Gold prices held steady on Monday as a wavering dollar and rising equity markets offset rising inflation expectations that have spurred recent safe-haven purchases of the metal.
Spot gold was mostly unchanged at $1,347.50 an ounce by 0824 GMT.
The metal rose 2.4 percent last week in its best weekly gain in more than five months, as investors bought gold on fears of rising inflation in the United States.
U.S. gold slipped 0.4 percent to $1,350 per ounce.
The dollar index, which measures the greenback against a basket of currencies, was up 0.1 percent at 89.174, after slipping by the same percentage earlier in the session.
Asian shares gained on Monday, joining a global recovery in equity markets as sentiment improved after a shakeout sparked by fears of inflation and higher borrowing costs.
"The dollar index is still not showing any clear sign of robustness and it appears that the overall bearish trend (for the dollar) could continue," said Naeem Aslam, chief market analyst at Think Markets UK Ltd.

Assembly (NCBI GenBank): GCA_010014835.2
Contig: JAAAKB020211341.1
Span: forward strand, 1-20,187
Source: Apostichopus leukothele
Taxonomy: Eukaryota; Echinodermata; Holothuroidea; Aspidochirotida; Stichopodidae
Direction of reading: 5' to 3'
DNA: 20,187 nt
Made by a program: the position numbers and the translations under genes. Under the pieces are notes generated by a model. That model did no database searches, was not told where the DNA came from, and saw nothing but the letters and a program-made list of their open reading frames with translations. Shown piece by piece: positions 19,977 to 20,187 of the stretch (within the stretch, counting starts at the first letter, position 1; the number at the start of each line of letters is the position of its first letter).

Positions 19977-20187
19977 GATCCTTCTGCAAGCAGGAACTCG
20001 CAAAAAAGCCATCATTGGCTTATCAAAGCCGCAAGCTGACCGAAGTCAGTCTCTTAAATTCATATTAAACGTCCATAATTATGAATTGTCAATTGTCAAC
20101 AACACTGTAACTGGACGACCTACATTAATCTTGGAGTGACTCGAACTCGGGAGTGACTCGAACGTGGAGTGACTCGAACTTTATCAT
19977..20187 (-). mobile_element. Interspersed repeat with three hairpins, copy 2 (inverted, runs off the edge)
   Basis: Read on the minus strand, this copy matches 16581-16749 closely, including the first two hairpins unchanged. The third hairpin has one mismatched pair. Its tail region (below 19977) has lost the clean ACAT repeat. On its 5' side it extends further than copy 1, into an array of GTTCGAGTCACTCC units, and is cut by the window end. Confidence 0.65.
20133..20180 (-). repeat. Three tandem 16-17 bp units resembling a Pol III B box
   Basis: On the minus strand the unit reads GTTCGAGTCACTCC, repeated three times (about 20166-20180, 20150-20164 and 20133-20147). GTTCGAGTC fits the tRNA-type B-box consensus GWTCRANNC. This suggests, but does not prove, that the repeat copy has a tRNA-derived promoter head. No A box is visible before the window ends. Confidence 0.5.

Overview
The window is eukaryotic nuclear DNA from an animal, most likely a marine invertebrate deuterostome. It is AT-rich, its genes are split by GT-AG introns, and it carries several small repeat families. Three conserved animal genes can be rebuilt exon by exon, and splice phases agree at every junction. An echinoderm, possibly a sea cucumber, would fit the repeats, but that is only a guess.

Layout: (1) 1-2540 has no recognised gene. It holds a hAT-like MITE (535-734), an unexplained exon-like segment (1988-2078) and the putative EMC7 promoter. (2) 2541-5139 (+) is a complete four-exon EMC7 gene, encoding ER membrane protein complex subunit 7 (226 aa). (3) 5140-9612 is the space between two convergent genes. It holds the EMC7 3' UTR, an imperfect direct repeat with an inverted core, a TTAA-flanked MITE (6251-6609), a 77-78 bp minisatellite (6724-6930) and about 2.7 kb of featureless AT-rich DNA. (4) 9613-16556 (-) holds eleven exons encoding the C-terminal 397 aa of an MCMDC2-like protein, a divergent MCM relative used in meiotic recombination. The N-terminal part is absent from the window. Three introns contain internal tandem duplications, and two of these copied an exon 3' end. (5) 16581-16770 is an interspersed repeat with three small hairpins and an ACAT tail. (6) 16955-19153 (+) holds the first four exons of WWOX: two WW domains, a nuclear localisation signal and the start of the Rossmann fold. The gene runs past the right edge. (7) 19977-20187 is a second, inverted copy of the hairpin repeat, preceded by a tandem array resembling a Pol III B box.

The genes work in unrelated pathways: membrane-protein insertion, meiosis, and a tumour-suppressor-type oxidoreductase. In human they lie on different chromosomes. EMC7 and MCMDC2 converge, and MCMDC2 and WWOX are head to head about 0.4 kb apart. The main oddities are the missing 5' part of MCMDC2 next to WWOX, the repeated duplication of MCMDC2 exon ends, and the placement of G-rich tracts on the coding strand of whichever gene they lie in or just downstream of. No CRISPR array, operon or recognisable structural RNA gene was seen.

"The weaker dollar is boosting the gold shine. The precious metal could test the resistance of $1,384, and this is despite the fact that the Fed could change its stance towards a more hawkish monetary policy," Aslam said.
The minutes of the U.S. Federal Reserve's last policy meeting, held amid the equities tumble on Jan. 30-31, are due on Wednesday. Besides the outlook on rates, markets will be keen to see what the Fed makes of the gyrations in markets.
"When coupled with inflationary concerns heightening and a probable follow-up correction in equities markets around the corner, gold's safe-haven demand should continue to glitter," said Stephen Innes, APAC trading head at OANDA.
Safe-haven buying could also emerge as political tensions rise in Washington, ANZ analysts said in a research note.
A 37-page indictment filed by U.S. Special Counsel Robert Mueller charged 13 Russians and three Russian companies for meddling in the 2016 U.S. presidential election. Russia denounced the allegations.
Hedge funds and money managers cut their net long positions in COMEX gold in the week to Feb. 13, U.S. Commodity Futures Trading Commission (CFTC) data showed on Friday.
Trading is expected to be slower than usual this week due Lunar New Year celebrations in China. Monday is also a market holiday in the United States.
SPDR Gold Trust, the world's largest gold-backed exchange-traded fund, said its holdings rose 0.39 percent to 824.54 tonnes on Friday.
Among other precious metals, silver rose 0.1 percent to $16.68 an ounce.